National Work Zone Awareness Week (NWZAW): The Origins of the Safety Vest

High-visibility safety vests have long been a key part of the protective clothing worn by those who work in road construction areas. The yellow-and-orange safety vests certified by the American National Standards Institute (ANSI) as Class 3, for example, are customarily worn by those working on highways where the speed limit is at least 50 miles (80.5 kilometers) per hour. This class of safety vest, as with other types, also includes reflective striping to further improve the likelihood that highway workers will be clearly seen by drivers traveling through work zone areas.

While the safety vest has rarely if ever won any contests for high-fashion attire, it is very much prized for its crucial role in overall efforts to reduce fatalities and injuries in highway work zones. This point was underscored in a 2008 public information campaign for road safety in France. One of this campaign’s ads featured fashion designer Karl Lagerfeld wearing a yellow safety vest and standing in the middle of a highway at night. This ad included the following slogan about that vest: “It’s yellow, it’s ugly, it doesn’t go with anything, but it could save your life”.

The safety vest originated with what could have been a devastating setback for a teenager aspiring to become a doctor. Bob Switzer, who was born in Minnesota in 1914 but raised in California, was a pre-med student at the University of California at Berkeley by the summer of 1933. To earn money during that summer, he worked for a quality control laboratory of the H.J. Heinz Company.

One of Switzer’s job responsibilities involved handling items delivered via nearby trains for the laboratory. He injured himself seriously one day while unloading shipments from a freight car and was found unconscious beside the train tracks. His major injuries included a fractured skull as well as a partially severed optic nerve and double vision.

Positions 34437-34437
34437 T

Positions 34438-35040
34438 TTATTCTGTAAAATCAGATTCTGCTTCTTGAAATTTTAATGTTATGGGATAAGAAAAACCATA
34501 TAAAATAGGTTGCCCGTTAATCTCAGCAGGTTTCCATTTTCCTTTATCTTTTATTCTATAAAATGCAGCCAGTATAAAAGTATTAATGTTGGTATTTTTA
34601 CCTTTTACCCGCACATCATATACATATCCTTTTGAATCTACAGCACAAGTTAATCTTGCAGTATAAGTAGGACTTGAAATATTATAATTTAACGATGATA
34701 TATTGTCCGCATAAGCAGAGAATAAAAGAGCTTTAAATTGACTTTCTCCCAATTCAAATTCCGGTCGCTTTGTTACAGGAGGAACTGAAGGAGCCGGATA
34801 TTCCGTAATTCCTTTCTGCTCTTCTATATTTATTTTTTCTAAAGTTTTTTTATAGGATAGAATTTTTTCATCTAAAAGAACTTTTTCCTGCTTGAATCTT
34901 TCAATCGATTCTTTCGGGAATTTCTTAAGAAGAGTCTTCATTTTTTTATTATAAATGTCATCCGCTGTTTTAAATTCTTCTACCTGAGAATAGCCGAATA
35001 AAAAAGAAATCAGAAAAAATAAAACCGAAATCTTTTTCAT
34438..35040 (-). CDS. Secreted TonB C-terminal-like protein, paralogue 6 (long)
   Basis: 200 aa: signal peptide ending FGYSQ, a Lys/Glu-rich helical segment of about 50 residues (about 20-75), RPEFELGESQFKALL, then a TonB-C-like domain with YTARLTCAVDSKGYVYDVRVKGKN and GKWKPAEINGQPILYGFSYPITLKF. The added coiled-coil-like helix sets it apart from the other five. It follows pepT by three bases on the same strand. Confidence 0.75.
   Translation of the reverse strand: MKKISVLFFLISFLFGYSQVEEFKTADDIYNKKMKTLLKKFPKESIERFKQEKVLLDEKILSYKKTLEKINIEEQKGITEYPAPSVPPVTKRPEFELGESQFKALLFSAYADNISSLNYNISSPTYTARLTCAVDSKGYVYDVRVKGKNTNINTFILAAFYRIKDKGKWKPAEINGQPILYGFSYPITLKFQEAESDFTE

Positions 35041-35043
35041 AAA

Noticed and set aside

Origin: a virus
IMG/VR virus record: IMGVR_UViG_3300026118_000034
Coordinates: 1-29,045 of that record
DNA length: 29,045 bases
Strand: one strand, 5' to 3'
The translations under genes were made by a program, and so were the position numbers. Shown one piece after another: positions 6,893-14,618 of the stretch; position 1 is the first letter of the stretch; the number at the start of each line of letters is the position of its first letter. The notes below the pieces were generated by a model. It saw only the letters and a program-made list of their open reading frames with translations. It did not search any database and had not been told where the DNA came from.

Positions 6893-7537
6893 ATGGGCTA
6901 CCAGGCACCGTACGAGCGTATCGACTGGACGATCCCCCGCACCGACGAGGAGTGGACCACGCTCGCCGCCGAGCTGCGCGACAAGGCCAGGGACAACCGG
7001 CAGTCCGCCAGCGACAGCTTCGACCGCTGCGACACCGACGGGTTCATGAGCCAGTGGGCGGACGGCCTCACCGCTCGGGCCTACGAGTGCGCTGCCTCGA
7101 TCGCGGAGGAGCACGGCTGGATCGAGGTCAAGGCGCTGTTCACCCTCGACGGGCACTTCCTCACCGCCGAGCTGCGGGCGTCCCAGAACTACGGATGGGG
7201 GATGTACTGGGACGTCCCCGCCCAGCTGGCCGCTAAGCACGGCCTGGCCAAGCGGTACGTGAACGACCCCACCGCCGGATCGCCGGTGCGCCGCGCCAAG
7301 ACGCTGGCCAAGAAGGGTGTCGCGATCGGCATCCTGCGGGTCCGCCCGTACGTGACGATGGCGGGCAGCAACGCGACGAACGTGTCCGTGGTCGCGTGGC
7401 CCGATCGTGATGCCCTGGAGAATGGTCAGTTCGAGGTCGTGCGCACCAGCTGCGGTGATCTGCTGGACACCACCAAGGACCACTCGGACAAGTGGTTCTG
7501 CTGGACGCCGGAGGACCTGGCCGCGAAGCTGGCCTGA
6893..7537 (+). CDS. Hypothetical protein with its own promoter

Switzer’s accident meant the end of his ambitions to become a doctor, and he instead spent several months recuperating at home. To help him more fully recover his eyesight, Switzer was told by medical professionals to avoid bright light as much as possible during his convalescence. While Switzer did his best to comply with those instructions and spend a lot of time in dark rooms and other dimly lit environments, he and his brother Joe developed a shared fascination with fluorescence. Joe was an amateur magician and both brothers realized over time that the naturally fluorescing organic compounds they were experimenting with could be used to great effect in Joe’s magic shows.

One of the more spellbinding illusions that the Switzer brothers came up with entailed using those compounds to create a special kind of paint. This paint, in turn, was applied to costumes that then glowed onstage under a black light. The Switzers initially named their fluorescent brand of paint “Day-Glo,” and they eventually went beyond just magic shows for using and showcasing it. They founded Fluor-S-Art Company, partnering with an artist named Delmar Gray to produce fluorescent displays for commercial advertising products that encompassed everything from movie posters to department store displays.

The possibilities of the Switzer brothers’ invention grew wider during World War II, when the U.S. military used those fluorescent colors for such high-priority activities as nighttime airplane landings and the detection of previously hard-to-see flaws in various machine parts. Within the first couple of decades following the end of the war, there were even more opportunities for the application of those colors not only in commercial endeavors but also for lifesaving purposes.

A major example of the latter category has been the integration of fluorescent, easy-to-see colors into safety vests that are now used on a regular basis by highway workers as well as firefighters, policemen, other emergency responders, crossing guards, and a vast array of other individuals who likewise operate in potentially high-risk settings.

Photo Credit: Colorado Department of Transportation (

For more information on the origins of high-visibility safety vests, please check out and

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